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Rows of pump jacks stand out against the snowy landscape southeast of Waskada, a small town in southwestern Manitoba. (Tim Smith for The Globe and Mail/Tim Smith for The Globe and Mail)
Rows of pump jacks stand out against the snowy landscape southeast of Waskada, a small town in southwestern Manitoba. (Tim Smith for The Globe and Mail/Tim Smith for The Globe and Mail)

Drilling technology sparks new oil boom Add to ...

Companies also need to marshal an army of drilling crews and equipment to develop the fields, and will require massive investment in new pipelines to get the crude to market.

But the boom is already in full swing.

The Waskada field is tiny compared with the Bakken. Still, drilling crews have invaded the thinly populated border area, and Manitoba Energy Minister Dave Chomiak says the province could soon be producing about 50,000 barrels a day of crude, though he admits his more cautious officials forecast 40,000.

Among the handful of companies active around Waskada is Calgary-based Penn West Exploration Ltd. It plans to spend up to $175-million to drill 100 wells in the area, part of a $1-billion capital plan that is focused on tight-oil plays across Western Canada.

Penn West chief executive officer Bill Andrew said it is still too early to know how much production can be squeezed out of the rocks using the horizontal drilling and multistage hydraulic fracturing techniques that have transformed the gas industry.

"It's not being appreciated in Canada because we have a view that it is all about the oil sands or all about shale gas," he said. "But the quiet revolution is in tight oil."

He compares the potential growth pattern to the early days of development in the Western Canadian sedimentary basin. Saskatchewan's Shaunavon field was discovered in the 1950s but took decades to develop. In the past few years, though, there have been over 200 wells drilled and more than 10 million barrels of oil produced.

"And the big story is, it is not even close to being drilled to its potential," he said. "On all these fields, we're still doing the front-end, early-stage delineation. … It seems like the [drilling]application is adaptable - it's adaptable to multi zones, multi areas, multi jurisdictions."

In Canada, analysts are still trying to come to grips with the potential for the new drilling technology to boost production from previously conventional plays.

But in the United States, there are some early forecasts. Cambridge Energy Research Associates issued a forecast late last month suggesting tight-oil production could reach two million barrels a day by 2016.

Analysts from Wood Mackenzie Ltd. are somewhat more cautious - forecasting U.S. tight-oil production of 1.6 million barrels a day by 2015, and growing from there.

In addition to the Bakken, companies are targeting Texas's Eagle Ford play, which produces both gas and oil, the Colorado-centred Niobrara, and several others in California, Texas and Oklahoma.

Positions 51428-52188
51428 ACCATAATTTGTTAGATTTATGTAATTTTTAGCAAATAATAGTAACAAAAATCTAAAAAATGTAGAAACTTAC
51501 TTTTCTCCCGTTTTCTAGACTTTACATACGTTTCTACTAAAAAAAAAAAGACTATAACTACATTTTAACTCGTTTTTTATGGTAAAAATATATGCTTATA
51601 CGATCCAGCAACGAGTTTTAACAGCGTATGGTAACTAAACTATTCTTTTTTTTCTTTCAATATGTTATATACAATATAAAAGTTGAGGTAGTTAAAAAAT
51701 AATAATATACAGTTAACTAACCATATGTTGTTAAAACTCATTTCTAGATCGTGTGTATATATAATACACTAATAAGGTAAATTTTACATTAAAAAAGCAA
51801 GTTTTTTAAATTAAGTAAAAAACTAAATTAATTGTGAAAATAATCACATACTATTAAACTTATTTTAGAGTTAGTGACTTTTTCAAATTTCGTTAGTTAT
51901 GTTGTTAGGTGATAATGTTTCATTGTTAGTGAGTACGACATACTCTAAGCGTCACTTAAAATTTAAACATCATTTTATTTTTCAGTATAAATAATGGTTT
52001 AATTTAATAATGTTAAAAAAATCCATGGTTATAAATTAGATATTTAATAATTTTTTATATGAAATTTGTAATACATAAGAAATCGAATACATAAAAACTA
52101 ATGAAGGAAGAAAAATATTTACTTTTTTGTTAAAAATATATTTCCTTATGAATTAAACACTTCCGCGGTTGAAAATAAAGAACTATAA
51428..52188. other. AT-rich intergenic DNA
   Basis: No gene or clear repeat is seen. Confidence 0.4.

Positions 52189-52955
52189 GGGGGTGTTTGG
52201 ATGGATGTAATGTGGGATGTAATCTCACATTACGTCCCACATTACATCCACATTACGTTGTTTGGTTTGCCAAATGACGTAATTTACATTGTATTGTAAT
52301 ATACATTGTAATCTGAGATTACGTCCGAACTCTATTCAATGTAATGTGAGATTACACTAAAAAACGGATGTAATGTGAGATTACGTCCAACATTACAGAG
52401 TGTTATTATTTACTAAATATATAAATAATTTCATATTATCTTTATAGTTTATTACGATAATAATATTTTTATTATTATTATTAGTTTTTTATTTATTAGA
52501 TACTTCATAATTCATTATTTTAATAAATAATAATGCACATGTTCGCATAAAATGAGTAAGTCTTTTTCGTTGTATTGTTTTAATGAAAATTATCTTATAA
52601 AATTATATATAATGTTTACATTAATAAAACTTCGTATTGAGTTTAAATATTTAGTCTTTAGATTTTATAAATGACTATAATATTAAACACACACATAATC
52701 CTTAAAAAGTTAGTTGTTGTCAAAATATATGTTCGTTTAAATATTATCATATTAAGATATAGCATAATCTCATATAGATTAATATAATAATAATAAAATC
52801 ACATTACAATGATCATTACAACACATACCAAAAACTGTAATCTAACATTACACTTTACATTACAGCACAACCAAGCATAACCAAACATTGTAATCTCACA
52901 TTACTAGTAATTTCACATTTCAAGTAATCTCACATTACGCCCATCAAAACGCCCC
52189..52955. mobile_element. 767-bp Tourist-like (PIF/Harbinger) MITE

Oil drilling has soared. The number of crews in United States drilling for oil hit 818 last week, a 23-year high and an 83-per-cent increase from early February, 2010.

Wood Mackenzie analyst Matthew Jurecky said the big tight-oil projects are attracting significant investment capital, including acquisitions by foreign multinationals.

Unlike shale gas, which can be uneconomic at low prices, the tight-oil plays are relatively inexpensive to develop, compared with the oil sands or the ultra-deep water wells. Mr. Jurecky said the leading projects are economical at oil prices below $50 (U.S.) a barrel. At $90, companies expect very attractive rates of return.

"In plays like the Niobrara, expectations are high and money has been put in place for large-scale development there," Mr. Jurecky said in an interview. "As well, there's been lots of M&A [mergers and acquisitions]capital, suggesting a high degree of confidence."

With low gas prices, many natural gas producers - including Canadian companies like Encana Corp. and Talisman Energy Inc. - are shifting their targets to the "wet gas" zones of the Marcellus, Eagle Ford and other shale gas fields. Natural gas liquids - which are counted in U.S. oil production figures - contain many of the components of crude oil but have only 60 to 70 per cent of the heat value.

One of the leaders in the tight-oil boom is Chesapeake Energy Corp., the Oklahoma City-based company that was a prime mover in the development of shale gas.

Chesapeake is shifting its focus away from gas to projects that produce oil or natural gas liquids (NGL). The company expects to increase its liquids production from 49,000 barrels a day currently to 250,000 barrels a day by 2015, which would make it one of the top five producers in the United States.

And foreign oil companies have taken note. Chinese state-owned oil company, Chinese National Offshore Oil Company (CNOOC) has bought a one-third interest in Chesapeake's acreage in Eagle Ford and Niobrara for $3.5-billion (U.S.).

Mr. Jurecky said the current investment will be the tip of the iceberg if the tight-oil plays prove as prolific and lucrative as many believe they will be.

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